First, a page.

Doggy Dementia

Doggy Dementia

Doggy Dementia

Advances in canine nutrition, disease prevention and treatment has led to an aging population of dogs that commonly live into their late teens. Now age is not a disease but it does take its toll on the circulatory, renal, hepatic, musculoskeletal and central nervous systems [CNS]. Changes in the canine CNS include beta amyloid plaque deposits [Alzheimer’s], hypoxia, changes in neurotransmitters, alterations in cell membrane permeability and a build-up of free radicals.

The Symptoms

Canine cognitive dysfunction [CCD] or “doggy dementia” is a medical condition but symptoms are almost entirely behavioural. There are four main categories, disorientation, changes in social and environmental interaction, changes in sleep/wake cycle and breakdown in previously conditioned behaviours such as housetraining. When signs are present from each of these categories, especially the first two, dementia becomes more likely.
Dogs displaying disorientation show a delay in the recognition of known people, places and objects and often wander aimlessly around the house. Dogs with severe disease may get stuck in corners.
Dogs with changes in social and environmental interactions can display decreased greeting enthusiasm, response to commands and play interaction with other dogs; and will often appear irritable.
Dogs with altered sleep/wake cycles will repeatedly wake, whine and bark as if needing to toilet, seek out owners or pace and appear agitated or restless.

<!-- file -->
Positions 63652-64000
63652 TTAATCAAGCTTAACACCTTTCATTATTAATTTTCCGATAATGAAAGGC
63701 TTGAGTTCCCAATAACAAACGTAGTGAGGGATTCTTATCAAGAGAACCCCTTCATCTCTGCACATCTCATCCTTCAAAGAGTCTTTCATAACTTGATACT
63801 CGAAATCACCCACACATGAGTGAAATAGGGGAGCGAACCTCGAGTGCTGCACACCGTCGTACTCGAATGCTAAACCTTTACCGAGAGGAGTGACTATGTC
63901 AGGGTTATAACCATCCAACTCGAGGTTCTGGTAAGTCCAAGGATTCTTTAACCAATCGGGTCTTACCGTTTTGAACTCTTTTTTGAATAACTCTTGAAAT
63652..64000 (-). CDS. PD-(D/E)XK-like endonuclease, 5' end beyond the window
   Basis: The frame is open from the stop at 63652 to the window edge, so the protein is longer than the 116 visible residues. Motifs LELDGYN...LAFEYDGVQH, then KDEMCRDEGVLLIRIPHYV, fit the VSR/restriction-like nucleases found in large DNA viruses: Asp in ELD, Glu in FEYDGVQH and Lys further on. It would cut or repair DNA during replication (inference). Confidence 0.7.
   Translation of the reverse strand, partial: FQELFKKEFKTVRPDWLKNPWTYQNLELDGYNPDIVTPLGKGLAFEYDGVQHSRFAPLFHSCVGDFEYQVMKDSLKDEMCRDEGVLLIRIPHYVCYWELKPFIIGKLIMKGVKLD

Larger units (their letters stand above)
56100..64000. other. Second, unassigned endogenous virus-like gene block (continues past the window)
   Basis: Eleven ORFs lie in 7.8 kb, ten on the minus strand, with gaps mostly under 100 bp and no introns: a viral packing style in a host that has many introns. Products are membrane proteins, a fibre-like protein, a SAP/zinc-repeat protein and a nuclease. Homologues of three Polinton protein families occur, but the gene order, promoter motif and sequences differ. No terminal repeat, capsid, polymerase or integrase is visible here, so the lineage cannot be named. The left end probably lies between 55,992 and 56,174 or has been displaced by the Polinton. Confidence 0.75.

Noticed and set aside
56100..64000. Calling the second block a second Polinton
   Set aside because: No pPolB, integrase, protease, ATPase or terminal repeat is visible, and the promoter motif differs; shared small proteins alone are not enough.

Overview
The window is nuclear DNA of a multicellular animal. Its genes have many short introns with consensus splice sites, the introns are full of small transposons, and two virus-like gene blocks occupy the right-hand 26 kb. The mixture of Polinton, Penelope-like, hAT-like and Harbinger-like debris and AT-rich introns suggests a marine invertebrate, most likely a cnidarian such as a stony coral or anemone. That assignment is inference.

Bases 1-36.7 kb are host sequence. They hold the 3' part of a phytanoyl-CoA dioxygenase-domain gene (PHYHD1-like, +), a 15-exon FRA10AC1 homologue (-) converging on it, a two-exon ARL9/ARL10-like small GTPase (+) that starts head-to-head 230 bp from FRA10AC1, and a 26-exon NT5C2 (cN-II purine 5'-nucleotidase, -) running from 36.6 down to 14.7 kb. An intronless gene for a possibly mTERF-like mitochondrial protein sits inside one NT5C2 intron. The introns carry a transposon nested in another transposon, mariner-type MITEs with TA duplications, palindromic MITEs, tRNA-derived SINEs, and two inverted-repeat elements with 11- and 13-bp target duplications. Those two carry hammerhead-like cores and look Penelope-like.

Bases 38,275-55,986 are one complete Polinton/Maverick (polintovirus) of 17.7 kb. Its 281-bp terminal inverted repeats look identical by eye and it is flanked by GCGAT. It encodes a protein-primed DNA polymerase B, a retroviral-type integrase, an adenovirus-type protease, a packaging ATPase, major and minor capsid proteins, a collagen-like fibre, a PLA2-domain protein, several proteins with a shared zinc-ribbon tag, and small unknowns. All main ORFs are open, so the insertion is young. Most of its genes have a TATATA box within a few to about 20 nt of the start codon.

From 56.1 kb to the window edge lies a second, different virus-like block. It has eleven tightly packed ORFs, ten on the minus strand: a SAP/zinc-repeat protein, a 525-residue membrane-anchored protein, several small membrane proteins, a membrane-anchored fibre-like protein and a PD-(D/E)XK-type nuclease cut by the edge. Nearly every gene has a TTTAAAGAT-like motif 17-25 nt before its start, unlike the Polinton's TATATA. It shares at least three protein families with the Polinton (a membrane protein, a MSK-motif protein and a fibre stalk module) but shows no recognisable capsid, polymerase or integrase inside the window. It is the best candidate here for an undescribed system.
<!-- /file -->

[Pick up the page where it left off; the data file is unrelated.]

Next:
The most common examples of loss of previously conditioned behaviours is a loss of previously reliable house training or response to verbal commands.

Medical Differentials

In each of the above categories there are a number of medical differentials. Vets use a combination of physical examination and additional tests such as bloodwork and diagnostic imaging to identify and manage underlying disease whilst treatment for CCD is considered.


Nutritional intake of antioxidants and essential fatty acids is increased. Medical therapy aims to improve cerebral blood flow [Vivitonin] or counteract some of the CNS aging processes [selegeline]. Behavioural therapy aims to retrain older dogs. Owners use high value treats to positively reinforce basic commands during short daily lessons, whenever the dog shows calm behaviour or chooses the correct location to toilet.

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